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Venus and Jupiter after the Conjunction
July 6, 2015
On July 6, 2015, brilliant Venus was about 2.7° east (left) of bright Jupiter in this view from Swede Run in Moorestown, NJ. This is my first view of the pair since the pervious Monday evening, June 29, 2015, because of ongoing cloudy weather (and they yielded only a brief opportunity on this evening). In the past week, the two had their closest approach on June 30th, conjunction on July 1st and Venus has now moved to the opposite (east) side of Jupiter. Taken at 9:26 pm EDT with a Canon 40D digital SLR camera (on a fixed tripod) and a Canon 24 to 105 mm f/4L zoom lens set to 24 mm focal length. Exposed 1.3 seconds at f/4, ISO 400. Click here for the complete set of covergence/conjunction pictures.
Venus and Jupiter Close the Gap
June 29, 2015
On June 29 2015, brilliant Venus was about 0.6° west (below-right) of bright Jupiter in this view from Cherry Hill, NJ, looking over the Cooper River towards center-city Philadelphia, six miles away. The two planets are also reflecting off the river in the foreground, as do the two towers of the Cooper River Plaza in Pennsauken, NJ, to the right of center city. Taken at 10:18 pm EDT with a Canon 6D digital SLR camera (on a fixed tripod) and a Canon 24 to 105 mm f/4L zoom lens set to 50 mm focal length. Exposed 0.7 seconds at f/4, ISO 800. The planets are about 7° altitude and 284° azimuth.
This view was taken at 10:44:11 pm EDT with a Canon 6D digital SLR camera and a Canon 70 to 200 mm f/2.8L zoom lens (on a fixed tripod) set to 200 mm focal length. Exposed 1/2 second at f/4, ISO 800. Jupiter is directly above Two Liberty Place at 2°49' altitude, 287°50' azimuth while Venus is directly above One Liberty Place at 2°22' altitude, 288°16' azimuth. They were 38'17" (0.64°) apart at the time [data from SkyTools based on the location (and time) from the camera's internal GPS]. Soon afterwards, the planetary pair disappeared into imperceptible cloudiness along the horizon. Unfortunately, the weather forecast for the evening of June 30th, when Venus and Jupiter make their closest approach, looks unfavorable.
Venus and Jupiter Convergence Continues
June 22, 2015
On June 22, 2015, brilliant Venus was 4.6° west of bright Jupiter (above-left of Venus) in this view looking west-northwest across Chatsworth Lake in Woodland Township, NJ (note their reflections off the still water of the lake). Regulus, the Alpha star of Leo the Lion, is 10° above-left of Jupiter. This image was captured at 10:24 pm EDT with a Canon 6D digital SLR camera (on a fixed tripod) and a Canon 24-105 mm f/4L zoom lens set to 35 mm focal length. It was exposed 6 seconds at f/4, ISO 1600. At the time, Jupiter was at 10½° altitude and Venus was at 8½° altitude.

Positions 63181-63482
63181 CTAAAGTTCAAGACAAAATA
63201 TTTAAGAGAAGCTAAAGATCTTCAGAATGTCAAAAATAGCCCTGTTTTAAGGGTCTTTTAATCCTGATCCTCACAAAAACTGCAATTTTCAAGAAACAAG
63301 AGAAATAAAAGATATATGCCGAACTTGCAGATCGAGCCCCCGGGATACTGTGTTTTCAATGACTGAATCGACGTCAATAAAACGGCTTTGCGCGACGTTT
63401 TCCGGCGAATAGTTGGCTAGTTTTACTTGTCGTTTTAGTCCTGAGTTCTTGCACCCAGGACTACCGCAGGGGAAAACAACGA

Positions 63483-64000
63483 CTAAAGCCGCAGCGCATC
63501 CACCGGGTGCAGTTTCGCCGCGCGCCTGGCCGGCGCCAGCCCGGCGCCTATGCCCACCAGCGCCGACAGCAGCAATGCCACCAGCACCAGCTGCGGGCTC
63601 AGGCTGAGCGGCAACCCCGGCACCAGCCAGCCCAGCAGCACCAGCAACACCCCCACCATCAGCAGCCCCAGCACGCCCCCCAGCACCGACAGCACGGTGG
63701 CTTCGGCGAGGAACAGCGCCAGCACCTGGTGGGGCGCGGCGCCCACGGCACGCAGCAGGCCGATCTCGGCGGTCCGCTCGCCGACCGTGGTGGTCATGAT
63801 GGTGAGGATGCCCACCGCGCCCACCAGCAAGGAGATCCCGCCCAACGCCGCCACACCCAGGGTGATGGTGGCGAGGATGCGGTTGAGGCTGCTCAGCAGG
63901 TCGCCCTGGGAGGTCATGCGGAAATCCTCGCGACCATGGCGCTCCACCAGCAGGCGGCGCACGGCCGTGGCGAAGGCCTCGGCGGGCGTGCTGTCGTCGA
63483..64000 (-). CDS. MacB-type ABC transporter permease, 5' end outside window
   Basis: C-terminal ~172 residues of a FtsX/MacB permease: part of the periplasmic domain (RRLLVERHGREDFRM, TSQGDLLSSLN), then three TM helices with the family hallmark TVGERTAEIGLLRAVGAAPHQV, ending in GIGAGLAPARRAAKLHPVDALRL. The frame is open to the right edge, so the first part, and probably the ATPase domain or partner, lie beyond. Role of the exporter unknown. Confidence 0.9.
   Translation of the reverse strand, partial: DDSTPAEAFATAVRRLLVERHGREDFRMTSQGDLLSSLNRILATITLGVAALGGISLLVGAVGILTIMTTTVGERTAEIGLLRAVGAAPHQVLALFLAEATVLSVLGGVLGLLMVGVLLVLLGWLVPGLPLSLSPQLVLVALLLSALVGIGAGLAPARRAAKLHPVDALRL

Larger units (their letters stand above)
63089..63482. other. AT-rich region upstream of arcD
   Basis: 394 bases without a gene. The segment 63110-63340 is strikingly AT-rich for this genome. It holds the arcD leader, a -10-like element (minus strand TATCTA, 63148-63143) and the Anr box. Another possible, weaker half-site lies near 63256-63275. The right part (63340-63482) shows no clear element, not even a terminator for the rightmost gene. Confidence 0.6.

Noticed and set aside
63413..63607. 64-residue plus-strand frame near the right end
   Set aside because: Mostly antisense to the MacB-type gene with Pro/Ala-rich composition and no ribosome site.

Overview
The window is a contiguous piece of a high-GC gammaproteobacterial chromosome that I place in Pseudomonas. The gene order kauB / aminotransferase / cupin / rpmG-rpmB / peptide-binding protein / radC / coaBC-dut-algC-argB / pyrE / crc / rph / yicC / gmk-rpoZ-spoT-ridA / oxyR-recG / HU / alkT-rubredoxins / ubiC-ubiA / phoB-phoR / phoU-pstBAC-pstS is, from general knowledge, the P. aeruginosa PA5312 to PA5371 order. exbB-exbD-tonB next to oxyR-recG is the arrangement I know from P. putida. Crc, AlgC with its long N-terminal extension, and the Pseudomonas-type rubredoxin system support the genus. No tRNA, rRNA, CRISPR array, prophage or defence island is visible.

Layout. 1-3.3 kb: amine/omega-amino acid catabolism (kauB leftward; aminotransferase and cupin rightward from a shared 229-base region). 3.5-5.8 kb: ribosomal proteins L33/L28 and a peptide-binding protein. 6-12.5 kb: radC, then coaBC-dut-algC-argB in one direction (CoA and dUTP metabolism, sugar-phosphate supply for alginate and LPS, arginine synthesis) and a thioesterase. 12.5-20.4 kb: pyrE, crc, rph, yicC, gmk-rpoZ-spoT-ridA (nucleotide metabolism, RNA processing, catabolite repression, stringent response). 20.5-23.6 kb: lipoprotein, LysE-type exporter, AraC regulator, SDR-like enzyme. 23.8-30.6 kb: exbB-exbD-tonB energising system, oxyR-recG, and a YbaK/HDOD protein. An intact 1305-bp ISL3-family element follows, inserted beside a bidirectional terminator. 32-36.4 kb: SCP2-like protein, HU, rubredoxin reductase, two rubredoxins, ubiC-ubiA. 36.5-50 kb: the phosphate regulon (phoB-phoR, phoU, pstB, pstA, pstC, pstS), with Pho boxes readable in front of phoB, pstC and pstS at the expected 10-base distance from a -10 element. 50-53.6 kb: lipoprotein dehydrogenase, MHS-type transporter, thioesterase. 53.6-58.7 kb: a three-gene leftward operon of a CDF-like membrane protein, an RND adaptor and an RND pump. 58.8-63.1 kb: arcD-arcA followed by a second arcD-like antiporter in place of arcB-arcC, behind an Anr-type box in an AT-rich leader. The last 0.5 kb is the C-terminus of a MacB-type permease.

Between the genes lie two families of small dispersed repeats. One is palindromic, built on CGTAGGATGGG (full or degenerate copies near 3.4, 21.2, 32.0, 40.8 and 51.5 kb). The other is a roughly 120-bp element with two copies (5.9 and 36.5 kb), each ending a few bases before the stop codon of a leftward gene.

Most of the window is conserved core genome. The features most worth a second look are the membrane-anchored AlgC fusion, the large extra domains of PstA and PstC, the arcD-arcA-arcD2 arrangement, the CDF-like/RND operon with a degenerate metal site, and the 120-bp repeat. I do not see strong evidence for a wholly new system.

Venus and Jupiter Continue to Converge
June 16, 2015
On June 16, 2015, brilliant Venus was 8½° west of bright Jupiter (above-left of Venus) in this view looking towards center-city Philadelphia (6 miles away) from the Cuthbert Boulevard bridge crossing the Cooper River in Cherry Hill, NJ. This image was captured at 10:54 pm EDT with a Canon 6D digital SLR camera (on a fixed tripod) and a Canon 100 mm f/2.8L macro lens. It was exposed 1 second at f/5.6, ISO 1600. At the time, Jupiter was at 8½° altitude, 284° azimuth while Venus was at 5° altitude, 291½° azimuth. The Cooper River Plaza in Pennsauken, NJ, is in the right foreground.
Venus and Jupiter Converge
June 10, 2015
The brilliant planet Venus (center) was 13° west of the bright planet Jupiter (above-left of Venus) in this view looking over Chatsworth Lake in Chatsworth, NJ, at 9:32 pm EDT on June 10, 2015. Venus and Jupiter will be at conjunction (in right ascension) on July 1st at 10 am EDT when Jupiter is 0.4° north of Venus, but they will make their closest approach (a third of a degree apart) ten hours earlier at midnight. Since they will have set by then for observers in this area (nominally 40° north, 75° west), we will see them at their closest on the evening of June 30th. Taken with a Canon 6D digital SLR camera (on a fixed tripod) and a Canon 24-105 mm, f/4L zoom lens set to 24 mm focal length. Exposed 8 seconds at f/5.6, ISO 1600. Mouseover for labels.
Since it's only a short distance from Chatsworth, I took a ride over to Coyle Field after I finished at the lake. The image below was captured there at 10:11 pm EDT. Venus is right of center, just above the tree tops, and a line from Venus to the upper-left through Jupiter extends to Regulus, the Alpha star of the constellation Leo. Just left of Venus, the small hazy patch is M44, the Beehive Cluster (mouseover for a close-up crop). My car is in the foreground, illuminated by manually sweeping it with the beam from a red LED flashlight during the exposure. Same camera and focal length as above, but exposed 10 seconds at f/4, ISO 3200.
Click here for some older images.
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Last Update: Sunday, October 11, 2015 at 08:18 AM Eastern Time